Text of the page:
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By bxncbx on Jun 25, 2019 2:45 PM, concerning plant: Daylily (Hemerocallis 'Nacogdoches Bing Cherry')

I've had this semi-evergreen for several years and it is moderately happy for me in my front garden. It gets afternoon sun and is in very well-drained soil because a nearby pine tree has roots everywhere. The last two winters have been mild which has been very good for this plant. However, in years with late, hard frosts the foliage is often damaged and blooming can be greatly reduced. I believe it would perform much better in a warmer climate but overall it has done pretty well for a non-dormant daylily in my garden.

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By caitlinsgarden on Jun 25, 2019 2:18 PM, concerning plant: Daylily (Hemerocallis 'Mountain Violet')

I think this is the one I have that is an early and long season bloomer. Love it, need to divide and spread it around a bit. Actually I think it is earliest and latest to bloom, if this is what I have.

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By plantladylin on Jun 25, 2019 9:23 AM, concerning plant: Chamber Bitter (Phyllanthus urinaria)

Phyllanthus urinaria is a low growing plant, reaching heights of about 14 inches. It grows in both sun and shade and has small, alternate leaves which are larger at the tip and smaller towards the bottom. Chamber Bitter leaves resemble those of Mimosa, opening during the day and closing at night. The tiny flowers are borne in the leaf axils and are greenish-yellow to white in color. The also tiny, round fruits are green to red in color and are borne along the reverse side of the stems. This plant is prolific in producing seed, which germinate from summer to fall and the seed can remain dormant for extended periods. Phyllanthus urinaria is adaptable to a wide range of ecological habitats; it is considered a noxious weed and is listed as invasive in some areas.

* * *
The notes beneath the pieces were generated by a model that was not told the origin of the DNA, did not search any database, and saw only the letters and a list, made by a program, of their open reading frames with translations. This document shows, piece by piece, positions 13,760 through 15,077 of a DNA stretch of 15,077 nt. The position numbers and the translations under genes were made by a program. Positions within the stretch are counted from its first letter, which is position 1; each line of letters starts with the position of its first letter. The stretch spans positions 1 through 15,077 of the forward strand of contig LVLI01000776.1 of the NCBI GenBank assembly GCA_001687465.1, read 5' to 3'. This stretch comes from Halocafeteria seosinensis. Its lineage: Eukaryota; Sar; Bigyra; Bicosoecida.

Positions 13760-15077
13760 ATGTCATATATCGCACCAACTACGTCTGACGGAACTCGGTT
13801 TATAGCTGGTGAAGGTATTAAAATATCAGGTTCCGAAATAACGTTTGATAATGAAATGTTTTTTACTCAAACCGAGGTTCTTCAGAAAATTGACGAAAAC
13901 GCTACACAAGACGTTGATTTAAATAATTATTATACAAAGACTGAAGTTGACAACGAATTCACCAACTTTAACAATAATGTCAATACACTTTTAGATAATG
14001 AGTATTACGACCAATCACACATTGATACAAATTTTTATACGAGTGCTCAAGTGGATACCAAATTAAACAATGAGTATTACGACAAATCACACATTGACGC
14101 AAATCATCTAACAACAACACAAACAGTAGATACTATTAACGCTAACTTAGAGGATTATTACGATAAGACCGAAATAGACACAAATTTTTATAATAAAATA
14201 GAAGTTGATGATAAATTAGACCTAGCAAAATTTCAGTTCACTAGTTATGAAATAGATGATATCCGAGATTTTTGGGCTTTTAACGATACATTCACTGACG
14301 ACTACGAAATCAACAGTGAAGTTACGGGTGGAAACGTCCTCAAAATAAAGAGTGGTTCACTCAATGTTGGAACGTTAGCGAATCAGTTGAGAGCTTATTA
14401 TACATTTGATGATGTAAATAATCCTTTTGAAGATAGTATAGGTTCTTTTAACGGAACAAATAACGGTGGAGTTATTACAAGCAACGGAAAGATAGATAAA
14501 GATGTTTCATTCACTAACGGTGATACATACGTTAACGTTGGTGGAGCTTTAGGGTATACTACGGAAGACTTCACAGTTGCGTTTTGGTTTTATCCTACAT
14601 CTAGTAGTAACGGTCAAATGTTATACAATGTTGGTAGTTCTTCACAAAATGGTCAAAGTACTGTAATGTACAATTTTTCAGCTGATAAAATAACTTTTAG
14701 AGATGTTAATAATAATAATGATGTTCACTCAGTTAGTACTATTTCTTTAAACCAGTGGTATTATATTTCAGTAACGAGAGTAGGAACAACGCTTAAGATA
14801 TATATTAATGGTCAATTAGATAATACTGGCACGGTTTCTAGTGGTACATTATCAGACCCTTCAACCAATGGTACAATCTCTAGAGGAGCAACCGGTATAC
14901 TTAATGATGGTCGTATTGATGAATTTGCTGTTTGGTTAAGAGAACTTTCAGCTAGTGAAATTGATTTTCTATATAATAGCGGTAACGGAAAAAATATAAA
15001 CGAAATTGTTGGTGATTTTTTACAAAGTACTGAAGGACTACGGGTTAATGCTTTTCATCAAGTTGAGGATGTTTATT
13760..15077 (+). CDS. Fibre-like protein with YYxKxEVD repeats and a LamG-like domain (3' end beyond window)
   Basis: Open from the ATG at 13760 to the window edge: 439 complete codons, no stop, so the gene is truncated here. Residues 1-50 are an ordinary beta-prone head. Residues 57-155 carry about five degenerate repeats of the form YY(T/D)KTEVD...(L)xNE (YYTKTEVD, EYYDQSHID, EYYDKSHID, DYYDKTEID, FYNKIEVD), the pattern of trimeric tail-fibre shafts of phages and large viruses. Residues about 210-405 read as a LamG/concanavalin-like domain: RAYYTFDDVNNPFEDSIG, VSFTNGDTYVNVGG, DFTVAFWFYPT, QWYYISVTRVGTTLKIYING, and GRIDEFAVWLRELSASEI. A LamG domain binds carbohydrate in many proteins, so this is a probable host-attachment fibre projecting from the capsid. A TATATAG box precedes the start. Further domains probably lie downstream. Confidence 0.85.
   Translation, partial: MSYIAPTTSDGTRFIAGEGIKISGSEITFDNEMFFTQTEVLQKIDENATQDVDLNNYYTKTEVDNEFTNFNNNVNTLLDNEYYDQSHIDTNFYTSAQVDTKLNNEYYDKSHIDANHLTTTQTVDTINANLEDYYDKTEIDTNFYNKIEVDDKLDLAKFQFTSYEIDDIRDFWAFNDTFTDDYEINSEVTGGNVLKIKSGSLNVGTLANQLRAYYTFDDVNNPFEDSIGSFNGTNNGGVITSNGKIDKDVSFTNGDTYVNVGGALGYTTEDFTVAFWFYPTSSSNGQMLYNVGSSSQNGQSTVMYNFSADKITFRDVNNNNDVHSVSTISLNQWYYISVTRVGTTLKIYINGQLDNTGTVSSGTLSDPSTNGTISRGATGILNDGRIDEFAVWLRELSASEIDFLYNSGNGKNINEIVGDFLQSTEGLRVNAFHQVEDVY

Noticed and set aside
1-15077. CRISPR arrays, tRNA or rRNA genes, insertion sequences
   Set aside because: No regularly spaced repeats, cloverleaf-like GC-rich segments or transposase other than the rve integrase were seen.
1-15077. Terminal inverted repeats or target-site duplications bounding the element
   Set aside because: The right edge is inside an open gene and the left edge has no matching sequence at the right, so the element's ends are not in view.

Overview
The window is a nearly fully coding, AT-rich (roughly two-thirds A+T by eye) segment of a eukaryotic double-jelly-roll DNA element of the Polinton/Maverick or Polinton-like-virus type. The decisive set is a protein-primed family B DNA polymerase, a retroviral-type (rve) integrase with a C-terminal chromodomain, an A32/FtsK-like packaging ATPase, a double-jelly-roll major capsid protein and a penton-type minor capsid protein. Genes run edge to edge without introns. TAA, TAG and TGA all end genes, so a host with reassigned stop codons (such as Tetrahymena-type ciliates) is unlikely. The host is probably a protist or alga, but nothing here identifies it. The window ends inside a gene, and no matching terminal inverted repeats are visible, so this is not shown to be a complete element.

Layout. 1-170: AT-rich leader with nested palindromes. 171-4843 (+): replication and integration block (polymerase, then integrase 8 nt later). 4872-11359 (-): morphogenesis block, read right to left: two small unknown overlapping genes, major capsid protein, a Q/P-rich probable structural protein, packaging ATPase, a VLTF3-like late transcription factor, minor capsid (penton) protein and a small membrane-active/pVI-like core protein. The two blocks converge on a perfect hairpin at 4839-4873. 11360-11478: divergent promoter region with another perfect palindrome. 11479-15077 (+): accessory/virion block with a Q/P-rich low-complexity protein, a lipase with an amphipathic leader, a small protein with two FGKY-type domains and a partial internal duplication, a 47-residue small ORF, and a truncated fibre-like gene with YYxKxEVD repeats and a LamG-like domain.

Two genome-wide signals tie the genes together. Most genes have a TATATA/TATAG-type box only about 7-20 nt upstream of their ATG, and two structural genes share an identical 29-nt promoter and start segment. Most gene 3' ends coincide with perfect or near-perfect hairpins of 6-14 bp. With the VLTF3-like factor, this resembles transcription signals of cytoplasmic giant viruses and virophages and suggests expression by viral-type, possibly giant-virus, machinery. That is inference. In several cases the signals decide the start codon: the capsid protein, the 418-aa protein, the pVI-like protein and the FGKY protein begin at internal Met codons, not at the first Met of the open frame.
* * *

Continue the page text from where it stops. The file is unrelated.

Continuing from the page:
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By Kevalsha on Jun 25, 2019 4:32 AM, concerning plant: Pigeon Pea (Cajanus cajan)

At this moment I have about 6 pigeon Pea shrubs. They are growing very slowly. In my area I am supposed to start them in December but I am doing an experiment to find out if they can get to maturity before cold weather arrives.

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By bxncbx on Jun 24, 2019 12:22 PM, concerning plant: Daylily (Hemerocallis 'Quit Fussing')

Quit Fussing is a very reliable bloomer for me despite being a semi-evergreen. It is planted on a hill so it has sharp drainage which I'm sure helps. The flowers open early in the morning but typically don't recurve fully until later. My blooms tend to be more pale yellow but I found this year that a well-timed application of fertilizer has finally yielded lemon yellow blooms. Either way, the flowers brighten my yard when little else is blooming. It is planted in an area that doesn't get a ton of sun and it still blooms well for me. I would definitely recommend it to someone looking for an early blooming daylily.

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By ILPARW on Jun 24, 2019 7:51 AM, concerning plant: Walnut (Juglans regia)

This Common or Persian or English Walnut is native from southeast Europe into China. It is the walnut responsible for large quantities of nuts for the market. Most are grown in the USA in California, including Zone 10 in the West, not in the East. I remember one, what we called the English Walnut, in the west suburbs of Chicago, IL that was full-grown in the backyard of a large, old house not far from where I lived. It must have been the more cold hardy variety called the Carpathian, from eastern Europe, there in Zone 5a. I've seen two trees at an old estate that is now a public park in central Chester County, PA doing well. The compound leaves of this species are 8 to 16 inches long, usually with 7 to 9 leaflets, 5 to 13 possible. The leaflets have toothless margins and are sort of rounded unlike American walnut species or hickories. The terminal leaflet is the largest. The round nuts are 1.5 to 2 inches in diameter and are surrounded by a thin, green husk. The tree tends to be rounded in habit and gets to about 70 feet high with a 3 feet diameter trunk. It is only infrequently found planted in the Midwest and Eastern US.